Jeff and I were totally under the impression that we were in the clear by July. The more dangerous stages of GVHD normally occur in the first 100 days and he had avoided it. Or so we thought.
GVHD occurs when immune cells identify the body as something foreign. You actually hope for a LITTLE bit of GVHD, because the cell’s ability to recognize what’s foreign is what fights the cancer. If your new immune system is too similar to your old one, it won’t know to fight the cancer.
This is why GVHD has a higher chance of occurring if your stem cells are from an unrelated donor. Jeff’s stem cells came from his sister, and they were a complete HLA match (jackpot!) but GVHD also has a higher chance of occurring when stem cells are given female to male (or vice versa). ISN’T THIS ALL EXHAUSTING? But wait, theres more:
All allogeneic stem cell transplant patients are given drugs to suppress the new immune system. They’re slowly weaned off so that the cells have time to get familiar with their new body and not attack it. Here’s a gif representation:
IN THE BEGINNING THE CELLS ARE LIKE THIS
BUT AFTER WEANING OFF IMMUNE SUPPRESSANTS THEY CAN GET LIKE
Jeff’s new immune system seems to have qualms with his digestive tract specifically. It’s preventing him from absorbing protein, which didn’t sound so terrible at first – big deal! We’ll go to GNC and get some Muscle Milk, solve this here and now. Except it doesn’t work like that (but I, a non intellectual, was willing to try it). The lack of protein becomes a big problem because protein begets albumin, which is what keeps water in your veins. Without albumin, things (your organs, specifically) can take a quick turn.
The first thing doctors do when they realize you have GVHD is give you a very high dose of steroids and cross their fingers and hope it works. It only works for about 30% of patients. When that doesn’t work (like it didn’t for Jeff), photopheresis is the next option. Here’s what it looks like:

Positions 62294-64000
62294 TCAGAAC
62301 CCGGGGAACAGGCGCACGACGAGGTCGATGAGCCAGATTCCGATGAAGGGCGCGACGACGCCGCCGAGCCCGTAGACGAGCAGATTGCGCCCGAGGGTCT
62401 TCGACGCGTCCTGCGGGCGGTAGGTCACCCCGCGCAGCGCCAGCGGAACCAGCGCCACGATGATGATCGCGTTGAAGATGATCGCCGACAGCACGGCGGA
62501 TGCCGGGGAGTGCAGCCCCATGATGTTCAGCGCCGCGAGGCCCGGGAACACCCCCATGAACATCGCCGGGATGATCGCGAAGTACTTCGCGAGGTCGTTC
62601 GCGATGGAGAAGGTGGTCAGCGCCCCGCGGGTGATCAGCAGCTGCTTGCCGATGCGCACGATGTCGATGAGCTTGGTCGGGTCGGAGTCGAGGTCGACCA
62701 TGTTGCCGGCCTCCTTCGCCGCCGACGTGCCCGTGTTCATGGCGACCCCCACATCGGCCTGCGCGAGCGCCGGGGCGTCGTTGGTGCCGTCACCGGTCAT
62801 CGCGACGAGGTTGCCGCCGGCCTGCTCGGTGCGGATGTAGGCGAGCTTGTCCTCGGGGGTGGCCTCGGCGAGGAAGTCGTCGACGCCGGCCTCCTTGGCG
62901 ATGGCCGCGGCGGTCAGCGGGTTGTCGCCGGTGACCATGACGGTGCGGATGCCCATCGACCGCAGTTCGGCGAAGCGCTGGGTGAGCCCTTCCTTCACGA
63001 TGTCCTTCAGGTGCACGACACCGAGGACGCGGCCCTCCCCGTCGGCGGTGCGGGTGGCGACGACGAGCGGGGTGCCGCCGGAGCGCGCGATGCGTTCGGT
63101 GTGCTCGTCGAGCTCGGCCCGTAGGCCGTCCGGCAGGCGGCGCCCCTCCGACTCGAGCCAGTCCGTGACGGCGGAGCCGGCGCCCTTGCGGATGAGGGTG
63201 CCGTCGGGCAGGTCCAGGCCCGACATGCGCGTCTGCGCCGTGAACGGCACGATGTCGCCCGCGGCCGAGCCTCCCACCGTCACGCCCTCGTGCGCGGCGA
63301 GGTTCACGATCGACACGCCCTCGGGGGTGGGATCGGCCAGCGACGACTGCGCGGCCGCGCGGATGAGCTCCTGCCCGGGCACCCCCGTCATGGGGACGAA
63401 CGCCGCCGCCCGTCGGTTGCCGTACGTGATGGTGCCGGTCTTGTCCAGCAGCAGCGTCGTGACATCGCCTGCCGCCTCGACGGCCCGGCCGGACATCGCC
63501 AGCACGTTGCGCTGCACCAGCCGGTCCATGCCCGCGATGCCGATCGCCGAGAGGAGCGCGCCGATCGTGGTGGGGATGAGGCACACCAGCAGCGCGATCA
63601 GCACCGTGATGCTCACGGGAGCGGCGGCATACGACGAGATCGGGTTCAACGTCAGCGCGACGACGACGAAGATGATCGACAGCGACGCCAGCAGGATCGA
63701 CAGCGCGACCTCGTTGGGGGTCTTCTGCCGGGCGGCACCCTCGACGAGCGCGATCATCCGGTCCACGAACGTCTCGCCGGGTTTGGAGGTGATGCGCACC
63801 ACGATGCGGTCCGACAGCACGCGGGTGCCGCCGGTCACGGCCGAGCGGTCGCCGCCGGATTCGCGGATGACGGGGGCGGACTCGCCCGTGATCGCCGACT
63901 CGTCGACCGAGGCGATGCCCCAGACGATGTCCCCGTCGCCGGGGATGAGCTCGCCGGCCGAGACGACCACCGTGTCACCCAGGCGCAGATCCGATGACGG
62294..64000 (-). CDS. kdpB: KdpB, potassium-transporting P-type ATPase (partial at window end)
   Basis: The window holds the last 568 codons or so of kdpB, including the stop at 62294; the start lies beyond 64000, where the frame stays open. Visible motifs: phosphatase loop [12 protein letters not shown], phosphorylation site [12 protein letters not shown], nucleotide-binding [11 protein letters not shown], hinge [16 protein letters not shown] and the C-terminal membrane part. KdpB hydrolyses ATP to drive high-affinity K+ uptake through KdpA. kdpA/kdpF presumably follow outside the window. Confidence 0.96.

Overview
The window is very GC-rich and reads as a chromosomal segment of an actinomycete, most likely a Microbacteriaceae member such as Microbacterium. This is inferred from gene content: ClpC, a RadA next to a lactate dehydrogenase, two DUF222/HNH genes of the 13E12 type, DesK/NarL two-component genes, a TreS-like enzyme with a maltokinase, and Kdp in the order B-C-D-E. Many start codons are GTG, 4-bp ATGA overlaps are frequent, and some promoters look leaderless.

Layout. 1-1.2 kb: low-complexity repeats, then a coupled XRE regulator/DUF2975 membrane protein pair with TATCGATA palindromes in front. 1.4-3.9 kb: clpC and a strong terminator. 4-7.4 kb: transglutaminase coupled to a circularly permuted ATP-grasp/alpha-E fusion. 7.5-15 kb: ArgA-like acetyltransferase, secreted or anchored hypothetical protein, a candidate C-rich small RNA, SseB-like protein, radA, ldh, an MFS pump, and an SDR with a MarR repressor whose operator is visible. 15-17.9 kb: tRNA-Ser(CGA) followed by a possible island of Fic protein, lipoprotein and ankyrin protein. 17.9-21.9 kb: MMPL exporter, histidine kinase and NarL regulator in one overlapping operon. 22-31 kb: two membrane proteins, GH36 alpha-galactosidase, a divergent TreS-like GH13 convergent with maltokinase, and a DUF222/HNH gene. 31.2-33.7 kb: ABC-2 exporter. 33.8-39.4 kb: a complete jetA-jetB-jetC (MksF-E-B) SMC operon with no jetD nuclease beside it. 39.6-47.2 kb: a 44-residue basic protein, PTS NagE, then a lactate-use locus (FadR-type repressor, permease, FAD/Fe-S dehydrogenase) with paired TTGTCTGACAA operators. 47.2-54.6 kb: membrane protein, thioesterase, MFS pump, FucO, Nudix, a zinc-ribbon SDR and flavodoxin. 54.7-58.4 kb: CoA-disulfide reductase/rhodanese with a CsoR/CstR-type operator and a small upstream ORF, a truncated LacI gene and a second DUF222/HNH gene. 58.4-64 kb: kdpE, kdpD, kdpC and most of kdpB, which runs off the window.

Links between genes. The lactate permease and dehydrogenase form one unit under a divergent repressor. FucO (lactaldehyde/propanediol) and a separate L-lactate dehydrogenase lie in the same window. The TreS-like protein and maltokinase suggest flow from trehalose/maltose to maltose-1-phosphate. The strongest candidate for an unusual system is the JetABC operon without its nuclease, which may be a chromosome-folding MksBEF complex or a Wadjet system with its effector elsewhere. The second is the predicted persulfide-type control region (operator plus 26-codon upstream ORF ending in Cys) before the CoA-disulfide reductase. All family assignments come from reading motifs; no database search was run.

The photopheresis machine has a very nonthreatening sound to it – like a Cessna during taking off.
Jeff had a new access line placed into his chest so that they could run his blood through this machine. The photopheresis machine separates the immune system cells and – for lack of a better word – sunburns them so they become less cranky. They then circulate the cells back into his body. He does this 3 times a week, for 2 hours at a time, and it takes weeks to see an effect. This is rough because sometimes the GVHD is so acute that people can’t wait weeks to see results. There has to be something better than this, right?
Jakafi is the drug’s given name but I prefer to call it Jafar.
Jakafi was originally created for Polycythemia Vera, a slow growing blood disorder. The pill works by lowering your blood cell counts (it’s essentially chemo). Researchers found that it’s effective on some GVHD and so it was approved for off label use only in the last couple of years.
So we waited for the drug manufacturer to approve Jeff’s use of Jakafi, then we had to wait for insurance to approve the cost. This took a week and it often takes much longer. This is a huge issue when each pill costs around FOUR HUNDRED DOLLARS. Jeff takes 4 of these a day. A nurse dropped one on the floor yesterday and I nearly threw up.
Jeff is on day 12 of Jakifi and it can take weeks to work. Each day in the hospital stretches into the next. I find it ironic that the only thing that gets Jeff’s mind off of everything is watching back to back episodes of HGTV shows when we’ve had our fill of acronyms this year.